On 23 November 2016, the Treasury Laws Amendment (Fair and Sustainable Superannuation) Bill 2016 and the Superannuation (Excess Transfer Balance Tax) Imposition Bill 2016 were passed by both houses of Parliament. Among the many measures was the introduction of the transfer balance cap. This originated from part of the government’s superannuation reform package announced in the 2016/17 budget. This new cap is the imposition of a $1.6 million cap on the amount of capital that can be transferred to the tax-free earnings retirement phase of superannuation. Hence, it limits the amount of earnings that are exempt from taxation.
There are many components to the cap, but one of the more complex elements is how indexation will be applied in future years. This will be detailed later, but first an overview of the new rules.
The government’s intention behind the cap is to “limit the extent to which the tax-free benefits of retirement phase accounts can be used by high wealth individuals”.Each person will have their own transfer balance cap. It works much the same way as the old accounting general ledger in which debits and credits to the account will need to be tracked. What will be interesting is how the ATO administers this. It does not, however, include earnings, losses or pension drawdowns.
The transfer balance cap for the 2018 financial year is $1.6 million. This amount is subject to indexation on an annual basis in line with the consumer price index. An individual’s personal transfer balance cap equals the cap amount in the financial year in which they first have a transfer account. It is important to note if a person has used up part of their cap, they are only entitled to any future indexation on a proportional basis based on their unused cap percentage. This is calculated by finding the individual’s highest transfer balance, comparing it to their personal transfer balance cap on that day and expressing the unused cap space as a percentage. Once a proportion of cap space is used, it is not subject to indexation, even if the individual subsequently removes capital from their retirement phase.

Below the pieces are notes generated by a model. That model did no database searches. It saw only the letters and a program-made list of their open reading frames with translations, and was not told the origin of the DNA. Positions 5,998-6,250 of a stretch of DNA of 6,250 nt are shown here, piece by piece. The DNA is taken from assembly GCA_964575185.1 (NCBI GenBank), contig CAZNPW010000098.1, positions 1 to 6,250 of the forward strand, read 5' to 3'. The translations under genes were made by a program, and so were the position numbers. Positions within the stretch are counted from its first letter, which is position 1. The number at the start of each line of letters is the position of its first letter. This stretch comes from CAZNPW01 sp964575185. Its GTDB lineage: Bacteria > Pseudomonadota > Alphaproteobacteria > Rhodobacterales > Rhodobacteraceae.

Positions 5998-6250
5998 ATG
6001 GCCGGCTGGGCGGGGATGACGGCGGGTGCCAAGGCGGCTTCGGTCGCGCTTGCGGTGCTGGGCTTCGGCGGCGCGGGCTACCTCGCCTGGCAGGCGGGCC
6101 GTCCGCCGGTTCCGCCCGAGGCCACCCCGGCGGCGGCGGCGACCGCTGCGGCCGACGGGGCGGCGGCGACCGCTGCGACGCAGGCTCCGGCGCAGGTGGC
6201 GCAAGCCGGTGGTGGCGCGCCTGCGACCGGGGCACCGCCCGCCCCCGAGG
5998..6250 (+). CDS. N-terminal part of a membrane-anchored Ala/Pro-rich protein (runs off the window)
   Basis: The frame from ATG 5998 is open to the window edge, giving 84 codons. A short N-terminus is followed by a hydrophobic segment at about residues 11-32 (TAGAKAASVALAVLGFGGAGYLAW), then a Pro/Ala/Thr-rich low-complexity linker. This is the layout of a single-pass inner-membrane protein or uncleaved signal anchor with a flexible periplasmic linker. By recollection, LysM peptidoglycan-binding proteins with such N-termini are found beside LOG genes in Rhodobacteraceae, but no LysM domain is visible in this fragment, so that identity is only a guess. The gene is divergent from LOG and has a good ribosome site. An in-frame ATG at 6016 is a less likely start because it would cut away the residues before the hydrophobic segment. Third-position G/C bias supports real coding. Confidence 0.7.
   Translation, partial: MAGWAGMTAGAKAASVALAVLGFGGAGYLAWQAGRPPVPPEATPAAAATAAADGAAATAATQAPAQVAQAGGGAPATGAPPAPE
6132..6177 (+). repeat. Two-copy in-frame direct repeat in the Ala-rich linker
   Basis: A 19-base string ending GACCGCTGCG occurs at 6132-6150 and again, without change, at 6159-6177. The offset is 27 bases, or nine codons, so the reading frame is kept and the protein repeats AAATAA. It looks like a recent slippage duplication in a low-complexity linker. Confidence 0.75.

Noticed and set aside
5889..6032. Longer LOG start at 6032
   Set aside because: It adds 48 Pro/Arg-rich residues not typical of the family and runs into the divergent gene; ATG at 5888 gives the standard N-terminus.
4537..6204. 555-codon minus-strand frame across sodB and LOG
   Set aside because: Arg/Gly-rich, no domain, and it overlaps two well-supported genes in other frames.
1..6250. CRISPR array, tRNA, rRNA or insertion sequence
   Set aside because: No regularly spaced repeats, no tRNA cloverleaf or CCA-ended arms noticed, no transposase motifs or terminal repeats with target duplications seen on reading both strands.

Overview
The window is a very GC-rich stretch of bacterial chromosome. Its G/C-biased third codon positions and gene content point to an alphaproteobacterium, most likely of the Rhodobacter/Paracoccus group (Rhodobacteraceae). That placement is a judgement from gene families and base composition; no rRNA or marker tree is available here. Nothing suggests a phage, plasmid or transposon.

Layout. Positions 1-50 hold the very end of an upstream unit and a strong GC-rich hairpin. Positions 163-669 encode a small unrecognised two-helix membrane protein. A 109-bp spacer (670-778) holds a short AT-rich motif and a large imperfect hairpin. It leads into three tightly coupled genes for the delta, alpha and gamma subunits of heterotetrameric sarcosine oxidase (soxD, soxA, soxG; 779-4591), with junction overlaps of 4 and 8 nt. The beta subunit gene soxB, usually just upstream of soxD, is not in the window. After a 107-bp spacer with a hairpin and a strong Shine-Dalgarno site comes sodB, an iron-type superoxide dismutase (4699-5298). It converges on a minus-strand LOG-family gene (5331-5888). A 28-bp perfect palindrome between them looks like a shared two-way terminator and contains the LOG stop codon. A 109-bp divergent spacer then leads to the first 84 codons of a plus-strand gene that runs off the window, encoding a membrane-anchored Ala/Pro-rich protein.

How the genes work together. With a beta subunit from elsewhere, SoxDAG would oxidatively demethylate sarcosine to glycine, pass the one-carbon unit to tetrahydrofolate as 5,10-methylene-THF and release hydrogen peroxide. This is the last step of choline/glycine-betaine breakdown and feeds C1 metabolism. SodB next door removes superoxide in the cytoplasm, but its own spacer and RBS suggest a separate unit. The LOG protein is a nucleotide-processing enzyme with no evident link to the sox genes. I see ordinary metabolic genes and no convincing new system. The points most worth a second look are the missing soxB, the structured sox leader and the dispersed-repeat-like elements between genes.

Example 1.3 of the explanatory memorandum provides a great example of how the proportional indexation works.
Example: Proportional indexation and the highest balance
On 1 October 2017, Nina commences a superannuation income stream of $1.2 million. On 1 January 2018, Nina partially commutes her superannuation income stream by $400,000 to buy an investment property. Nina’s transfer balance account on 1 October 2017 was $1.2 million and, on 1 January 2018, it is $800,000 (Nina’s account is debited in respect of the $400,000 partial commutation.)
In 2020/21, the general transfer cap is indexed to $1.7 million. To work out the amount by which her personal cap is indexed, Nina identifies the highest balance in her transfer balance account ($1.2 million), the day on which she first started to have this balance (1 October 2017), and her personal cap on that date ($1.6 million). Therefore, Nina’s unused cap percentage on 1 October 2017 is 25 per cent.
To work out how much her personal cap is indexed, Nina applies her unused cap percentage to the amount by which the general cap has indexed $100,000 (the indexation increase). Therefore, Nina’s personal transfer balance cap in 2020/21 is $1.625 million.
In 2022/23, the general transfer balance cap is indexed to $1.8 million. As Nina hasn’t transferred any further amount into retirement phase, her unused cap percentage remains 25 per cent. Her personal transfer balance cap is now $1.65 million (25 per cent of the indexation increase of $100,000).
In this year, Nina decides to transfer the maximum amount she can into the retirement phase. This will be her personal cap for 2022/23 ($1.65 million) less her transfer balance account of $800,000. This means Nina can transfer another $850,000 into the retirement phase without exceeding her transfer balance cap.
Aside from indexing, the new transfer balance cap has many other complexities. As such it will be essential over the coming months to start reviewing your clients who may be affected by this new cap and start putting in place any relevant necessary measures.